In June, they devoted themselves to reforestation projects,
working on two hectares of land in Lopinot Village that had
been ravaged by forest fires.
Educational methods are an important strategy for
getting environmentally friendly messages across, as
demonstrated in a course on Tropical Forest Ecology
Management, which deals with deforestation and its
environmental implications, taught by Dr Michael Oatham,
a lecturer in the Life Sciences Department.

Members of the UWI Bioloeical Society placed stones in bullies and replanted uphill areas in a bid to alleviate flooding.






What makes us a


What makes the Caribbean such a hotspot of biodiversity?
A//d i n 'Ii/ t is biodi\'c'sit' *ul'11 '*i '?


PAWI in flight, one ot two endemic birds to Trinidad & 'obago.

Biodiversity refers to the variety of life on the planet, in all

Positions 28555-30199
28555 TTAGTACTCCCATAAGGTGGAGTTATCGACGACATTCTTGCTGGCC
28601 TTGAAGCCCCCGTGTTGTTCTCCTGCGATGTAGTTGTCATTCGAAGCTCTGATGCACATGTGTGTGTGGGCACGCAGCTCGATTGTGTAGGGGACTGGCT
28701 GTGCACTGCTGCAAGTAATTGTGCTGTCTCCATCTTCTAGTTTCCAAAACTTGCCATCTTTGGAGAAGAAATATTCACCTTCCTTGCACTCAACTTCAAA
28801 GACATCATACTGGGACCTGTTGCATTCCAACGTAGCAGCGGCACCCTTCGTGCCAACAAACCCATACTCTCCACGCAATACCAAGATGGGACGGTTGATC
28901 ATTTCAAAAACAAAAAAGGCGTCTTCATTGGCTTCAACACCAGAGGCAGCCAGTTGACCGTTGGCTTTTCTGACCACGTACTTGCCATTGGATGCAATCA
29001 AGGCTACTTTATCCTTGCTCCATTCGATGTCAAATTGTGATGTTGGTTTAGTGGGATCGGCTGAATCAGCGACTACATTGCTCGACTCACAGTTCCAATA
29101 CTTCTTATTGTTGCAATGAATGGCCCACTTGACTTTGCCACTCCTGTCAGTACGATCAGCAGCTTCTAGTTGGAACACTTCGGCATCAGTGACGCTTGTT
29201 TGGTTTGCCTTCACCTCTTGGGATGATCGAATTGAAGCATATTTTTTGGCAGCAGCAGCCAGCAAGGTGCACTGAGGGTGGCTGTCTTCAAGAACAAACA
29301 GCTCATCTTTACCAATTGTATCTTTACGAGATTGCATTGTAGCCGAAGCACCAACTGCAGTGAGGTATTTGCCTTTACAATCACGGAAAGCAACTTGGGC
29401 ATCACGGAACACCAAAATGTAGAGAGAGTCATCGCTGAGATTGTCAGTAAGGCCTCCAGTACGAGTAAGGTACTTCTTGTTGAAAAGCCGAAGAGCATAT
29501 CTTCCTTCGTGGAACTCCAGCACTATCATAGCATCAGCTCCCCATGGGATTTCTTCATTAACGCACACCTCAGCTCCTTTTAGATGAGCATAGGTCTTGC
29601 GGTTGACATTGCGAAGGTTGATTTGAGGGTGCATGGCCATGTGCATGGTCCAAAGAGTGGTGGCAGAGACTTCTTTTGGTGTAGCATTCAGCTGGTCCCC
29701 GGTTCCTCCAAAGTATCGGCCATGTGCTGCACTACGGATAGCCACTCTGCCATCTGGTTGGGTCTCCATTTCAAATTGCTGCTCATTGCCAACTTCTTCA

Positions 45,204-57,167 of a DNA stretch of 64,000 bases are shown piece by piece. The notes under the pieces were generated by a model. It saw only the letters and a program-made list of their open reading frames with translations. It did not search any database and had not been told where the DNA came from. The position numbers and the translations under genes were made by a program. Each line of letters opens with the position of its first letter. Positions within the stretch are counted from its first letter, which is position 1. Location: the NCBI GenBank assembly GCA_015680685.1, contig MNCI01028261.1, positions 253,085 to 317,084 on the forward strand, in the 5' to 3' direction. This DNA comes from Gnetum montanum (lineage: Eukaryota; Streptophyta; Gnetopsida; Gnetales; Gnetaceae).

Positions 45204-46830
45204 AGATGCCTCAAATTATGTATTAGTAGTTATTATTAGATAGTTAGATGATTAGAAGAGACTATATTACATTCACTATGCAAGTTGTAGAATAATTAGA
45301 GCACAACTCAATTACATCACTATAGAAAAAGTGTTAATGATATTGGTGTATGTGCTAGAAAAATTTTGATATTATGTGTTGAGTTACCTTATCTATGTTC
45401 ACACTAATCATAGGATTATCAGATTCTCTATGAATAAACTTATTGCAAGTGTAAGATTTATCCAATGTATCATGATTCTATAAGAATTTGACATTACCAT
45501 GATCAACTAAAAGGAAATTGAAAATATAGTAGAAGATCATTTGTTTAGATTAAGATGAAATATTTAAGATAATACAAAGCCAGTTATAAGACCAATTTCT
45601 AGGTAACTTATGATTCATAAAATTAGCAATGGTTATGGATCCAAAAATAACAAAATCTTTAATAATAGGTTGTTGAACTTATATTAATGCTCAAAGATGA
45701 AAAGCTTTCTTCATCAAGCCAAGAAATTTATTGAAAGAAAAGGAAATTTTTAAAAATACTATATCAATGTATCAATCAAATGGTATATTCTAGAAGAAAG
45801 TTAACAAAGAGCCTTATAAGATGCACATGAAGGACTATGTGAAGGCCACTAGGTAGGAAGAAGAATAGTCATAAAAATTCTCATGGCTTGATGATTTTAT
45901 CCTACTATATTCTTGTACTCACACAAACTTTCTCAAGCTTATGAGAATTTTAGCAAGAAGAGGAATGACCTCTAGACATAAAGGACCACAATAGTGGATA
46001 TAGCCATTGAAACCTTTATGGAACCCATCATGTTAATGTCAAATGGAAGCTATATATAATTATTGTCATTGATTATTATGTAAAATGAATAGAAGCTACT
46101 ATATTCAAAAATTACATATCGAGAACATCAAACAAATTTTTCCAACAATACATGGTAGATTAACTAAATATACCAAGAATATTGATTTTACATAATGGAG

its forms, says Dr Howard Nelson, a researcher at The UWI,
but biologists have placed them into three broad categories
- genetic, species and ecosystem diversity.
Biodiversity provide humans with critical goods and
services, he says, listing some off: water production; food,
fiber and fuel; soil formation and protection; sustainable
livelihoods derived from ecotourism and the harvesting of
forest products, and equally important, being a spiritual and
cultural well-spring for regional people.

The Caribbean and South America are considered hotspots
in terms ofbiodiversity, says Dr Nelson, citing the rainforests
and the coral reefs as two striking examples.
"Most of the islands are oceanic islands and are in the
middle of nowhere," he says, "that isolation allows evolution."
He says there are high levels of endemism (unique species)
in places like St Vincent, St Lucia, Martinique, Guadeloupe,
Cuba and Hispaniola. "Almost every plant, ever insect you
touch... everything tends to be unique."'
As islands, Trinidad and Tobago have low levels of
endemism, for instance, only two endemic birds [Trinidad
Piping-guan, or the Pawi (Pilpile pipile) and the Trinidad
Mot Mot (Momotus bahamensis) which was only given